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   Re: [xml-dev] ASN.1 is an XML Schema Language (Fix those lists!)and Bina

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Robin Berjon wrote:

>> I think that some of the sophisticated encodings like PER are very
>> hard to get right and complete, too (I have never looked into these
>> encodings, so have no first-hand experience here).
> I don't think PER qualifies as "very hard", but yes it certainly 
> qualifies as much harder than BER.

Figuring out the code that generates PER encodings of things is tricky 
due to all the rules about getting rid of redundant things, but once 
you've done it all, the result is quite simple code, you'll be glad to 
know. PER encodings aren't all that complex - they're just finely tuned :-)

Code that reads PER might look something like:

Person PERReadPerson (InputStream in) {
	Person p = new Person ();
	p.name = PERReadArbitraryLengthString (in);

	p.age = PERRead8BitUnsignedInteger (in,0,200);
            // age was constrained to the range 0..200, so
            // an 8 bit unsigned integer is used.
            // Note that if it was given the range 100..300
            // then we would read in an 8 bit unsigned int
            // from 0 to 200, and add 100 to it.

         p.phone = PERReadShortString (in,10);
	   // The phone number field is a string of up to 10
            // chars, so uses a 'short string' encoding with a length
            // byte or something like that

         p.geneticFingerprint = PERReadFixedLengthLimitedAlphabetString
            (in, 16, "ATGC");
            // the genetic fingerprint is precisely 16 chars, with the
            // character set just being A, T, G, and C. The string is
            // encoded with two bits per character, so four chars per
            // byte, so four bytes.

	// Later versions of the spec may add more fields than we know
         // about, so we have a trailing extension flag
	boolean hasExtensionData = PERReadBoolean (in);

	if (hasExtensionData) {
		// skip it
		int length = PERReadInteger (in);
		in.seek (length);

Writing a general BER parser is, I reckon, probably a shade simpler than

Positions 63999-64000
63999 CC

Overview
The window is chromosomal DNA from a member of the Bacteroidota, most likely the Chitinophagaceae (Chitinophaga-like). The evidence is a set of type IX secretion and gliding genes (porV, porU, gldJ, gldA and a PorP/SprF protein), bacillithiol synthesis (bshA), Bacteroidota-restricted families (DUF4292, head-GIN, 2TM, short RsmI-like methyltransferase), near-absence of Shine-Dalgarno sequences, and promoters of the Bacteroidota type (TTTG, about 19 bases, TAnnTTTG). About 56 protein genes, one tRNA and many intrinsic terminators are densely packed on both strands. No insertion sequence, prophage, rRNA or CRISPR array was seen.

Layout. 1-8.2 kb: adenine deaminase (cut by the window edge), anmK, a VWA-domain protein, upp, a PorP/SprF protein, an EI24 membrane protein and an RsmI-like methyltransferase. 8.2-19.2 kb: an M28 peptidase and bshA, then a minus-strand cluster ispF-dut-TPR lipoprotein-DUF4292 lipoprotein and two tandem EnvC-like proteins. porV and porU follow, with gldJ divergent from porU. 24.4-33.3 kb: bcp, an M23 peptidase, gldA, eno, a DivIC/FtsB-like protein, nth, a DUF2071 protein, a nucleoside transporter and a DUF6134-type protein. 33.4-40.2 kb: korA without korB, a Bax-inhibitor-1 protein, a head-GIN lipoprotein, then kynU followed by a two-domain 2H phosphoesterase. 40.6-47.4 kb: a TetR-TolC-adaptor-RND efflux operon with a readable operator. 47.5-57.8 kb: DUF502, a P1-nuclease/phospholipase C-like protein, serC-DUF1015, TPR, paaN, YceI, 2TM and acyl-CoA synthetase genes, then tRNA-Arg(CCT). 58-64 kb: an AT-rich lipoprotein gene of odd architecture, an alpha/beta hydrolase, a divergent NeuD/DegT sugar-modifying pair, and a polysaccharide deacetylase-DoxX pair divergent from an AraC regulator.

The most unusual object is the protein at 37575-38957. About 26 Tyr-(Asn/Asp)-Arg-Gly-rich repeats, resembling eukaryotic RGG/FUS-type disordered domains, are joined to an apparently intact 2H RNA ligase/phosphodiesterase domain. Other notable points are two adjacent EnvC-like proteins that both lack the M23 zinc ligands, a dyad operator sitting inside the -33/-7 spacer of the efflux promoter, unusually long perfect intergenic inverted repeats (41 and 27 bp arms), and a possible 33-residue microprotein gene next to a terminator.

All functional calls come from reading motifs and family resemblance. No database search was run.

an equivelant XML parser, since you don't have entities and declarations 
and the differences between attributes and elements to worry about. All 
the children of your node are laid out in order in the same format, and 
every string is prefixed with its length (albeit possibly broken into 
chunks, each with a length prefix and a "more follows" flag, if the 
string was generated by streaming).

A decoder for our Person record in BER might look more like:

Person BERReadPerson (InputStream in) {
	Person p = new Person ();

	p.name = BERReadString (in);

	p.age = BERReadInteger (in);

	if (p.age < 0 || p.age > 200)
            throw new ValueConstraintException (...);

         p.phone = BERReadString (in);

	if (p.phone.length() > 10)
            throw new ValueConstraintException (...);

         p.geneticFingerprint = BERReadString (in);

	if (!p.geneticFingerprint.match ("^[GATC]{16}$"))
            throw new ValueConstraintException (...);
	// Later versions of the spec may add extra fields that we don't
         // know about. Skip past them until the end of sequence marker
         // is found.
	BERSkipToEndSequenceMarker (in);

Note that BERReadString etc. do not trust you that there will be a 
string due from the stream, as the PER ones do; they read the type code 
and if there's actually an integer or a sequence there, they throw an 

As I gather it, PER was devised at a time where ASN.1 was coming under 
fire because the most widely used encoding, BER, was "wasteful and 
bloated" since it contained the type and length codes on everything. PER 
is ASN.1's equivelant of "binary XML" ;-)



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